What I Dislike About Restaurant Specials

My restaurant specials list went viral last year and many people have been asking me when I am going to do one this year. It’s quite a time consuming thing to check the specials and type it up, and there are already various lists flying around. I might do one when I get a moment to spare but in the meantime I want to tell you why I think most restaurant specials are a waste of time. Then I’ll post a list of the ones I think are worthwhile.

There are currently in the vicinity of 100 restaurant specials available right now. That’s a lot of specials to chose from, you’re obviously not going to get to them all so you want to chose the best ones. What makes a good restaurant special? Or more importantly, what makes a bad restaurant special? Here’s my ten cents worth:

Specific time specials are a waste of time. You may have seen something like this:

“Special only available between 2 and 3 on Mondays 3 and 4 on days that start with a T and only available on weekends if it is raining”

Do I really need this admin in my life to save R50? I’m sorry but I can’t plan my day around getting to your restaurant at a specific time on a day that suits you. It’s too complicated. With 100 specials to chose from, how can I remember which one is available on which day? Also, if I have to make a special trip round the mountain then the special is no longer of interest to me because I will be spending the difference on petrol and time. If I am in the area, I want to have the special not come back another day.

Yes, I know you’re trying to promote your quiet times, but the way to do that is to make the other times so popular that your restaurant is at the top of my mind whenever I think of food.

‘Special food’ for special offers is not cool. This comes in various guises, some worse than others. Let’s talk about the worst scenario, because the restaurant is not making much money on the special, they cut corners. The guy who pays full price for a burger gets an amazing meal, the guys who comes in for the burger on special gets yesterday’s patty or a smaller/less tasty version of the patty and less chips and whatever sauce needs to be used up because it’s not looking so great.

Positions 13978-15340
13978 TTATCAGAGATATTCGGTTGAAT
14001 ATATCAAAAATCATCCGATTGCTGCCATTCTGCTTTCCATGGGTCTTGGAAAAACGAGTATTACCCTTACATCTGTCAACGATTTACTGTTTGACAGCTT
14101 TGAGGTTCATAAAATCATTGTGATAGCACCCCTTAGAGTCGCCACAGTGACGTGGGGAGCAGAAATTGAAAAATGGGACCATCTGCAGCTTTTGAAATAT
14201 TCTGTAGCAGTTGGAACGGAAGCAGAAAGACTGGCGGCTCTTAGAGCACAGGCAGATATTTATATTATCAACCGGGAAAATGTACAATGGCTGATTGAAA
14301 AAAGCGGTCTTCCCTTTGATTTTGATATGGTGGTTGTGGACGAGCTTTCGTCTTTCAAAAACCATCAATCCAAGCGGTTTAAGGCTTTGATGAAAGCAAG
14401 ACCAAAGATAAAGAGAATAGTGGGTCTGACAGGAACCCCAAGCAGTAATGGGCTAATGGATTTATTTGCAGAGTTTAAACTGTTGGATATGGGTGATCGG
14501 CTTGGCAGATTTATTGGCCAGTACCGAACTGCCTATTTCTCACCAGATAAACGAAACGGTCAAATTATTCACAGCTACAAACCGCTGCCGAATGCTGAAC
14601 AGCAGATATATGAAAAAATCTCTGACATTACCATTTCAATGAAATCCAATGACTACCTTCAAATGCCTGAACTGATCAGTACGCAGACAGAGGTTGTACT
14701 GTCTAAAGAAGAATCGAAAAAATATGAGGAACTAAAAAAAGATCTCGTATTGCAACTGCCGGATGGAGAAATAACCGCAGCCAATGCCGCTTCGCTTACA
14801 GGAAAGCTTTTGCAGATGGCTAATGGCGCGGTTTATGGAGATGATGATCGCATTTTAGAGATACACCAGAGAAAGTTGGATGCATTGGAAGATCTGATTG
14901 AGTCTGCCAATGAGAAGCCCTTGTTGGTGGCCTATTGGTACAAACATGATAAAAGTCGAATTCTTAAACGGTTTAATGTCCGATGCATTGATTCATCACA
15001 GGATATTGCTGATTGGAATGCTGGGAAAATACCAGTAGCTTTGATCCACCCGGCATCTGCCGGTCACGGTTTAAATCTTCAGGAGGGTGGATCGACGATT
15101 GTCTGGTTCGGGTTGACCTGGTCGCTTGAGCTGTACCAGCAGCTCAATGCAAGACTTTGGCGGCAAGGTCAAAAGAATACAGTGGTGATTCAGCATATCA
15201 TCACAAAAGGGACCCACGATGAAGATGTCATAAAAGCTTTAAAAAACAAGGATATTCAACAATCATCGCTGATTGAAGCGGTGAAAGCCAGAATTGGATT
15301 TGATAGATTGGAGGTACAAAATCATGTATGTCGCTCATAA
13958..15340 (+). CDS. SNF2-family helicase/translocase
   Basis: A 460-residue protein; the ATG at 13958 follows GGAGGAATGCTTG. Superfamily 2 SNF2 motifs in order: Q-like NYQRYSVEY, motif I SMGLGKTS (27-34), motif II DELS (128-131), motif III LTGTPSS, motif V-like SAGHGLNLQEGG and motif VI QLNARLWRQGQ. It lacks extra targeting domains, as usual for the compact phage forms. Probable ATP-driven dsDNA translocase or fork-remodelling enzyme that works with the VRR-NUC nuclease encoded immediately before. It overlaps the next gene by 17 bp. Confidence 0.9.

Why would a restaurant do this to itself? If I go to a place for the special and the food is fantastic, I’ll be back when there is no special. But if it sucks, I’ll never be back, even if it’s free. Is the purpose of the special to warn as many people off your food as possible? I doubt it. You’re trying to increase your clientèle, show the people who come through the door why they should be regulars. What also makes this worse is that the waiter knows he is only getting a small tip because the ‘special’ bill will be smaller, so he gives very average service. Again, so short sighted. Give me great service and there’s the chance I will tip on the menu price not the special price or at least tip more than 10%. Even if you don’t make a big tip, make the person want to come back so you at least have a place of employment.

The other version of this type of ‘special’ is when the special meals is not a menu meal. If I really like that specific meal, I want to come back and have it again, even if it’s not on special. If it’s temporary, you may be taking away my motivation to return. Remember what the purpose of a special is, not just to make some money in a quiet time, it’s to show people what they are missing out on.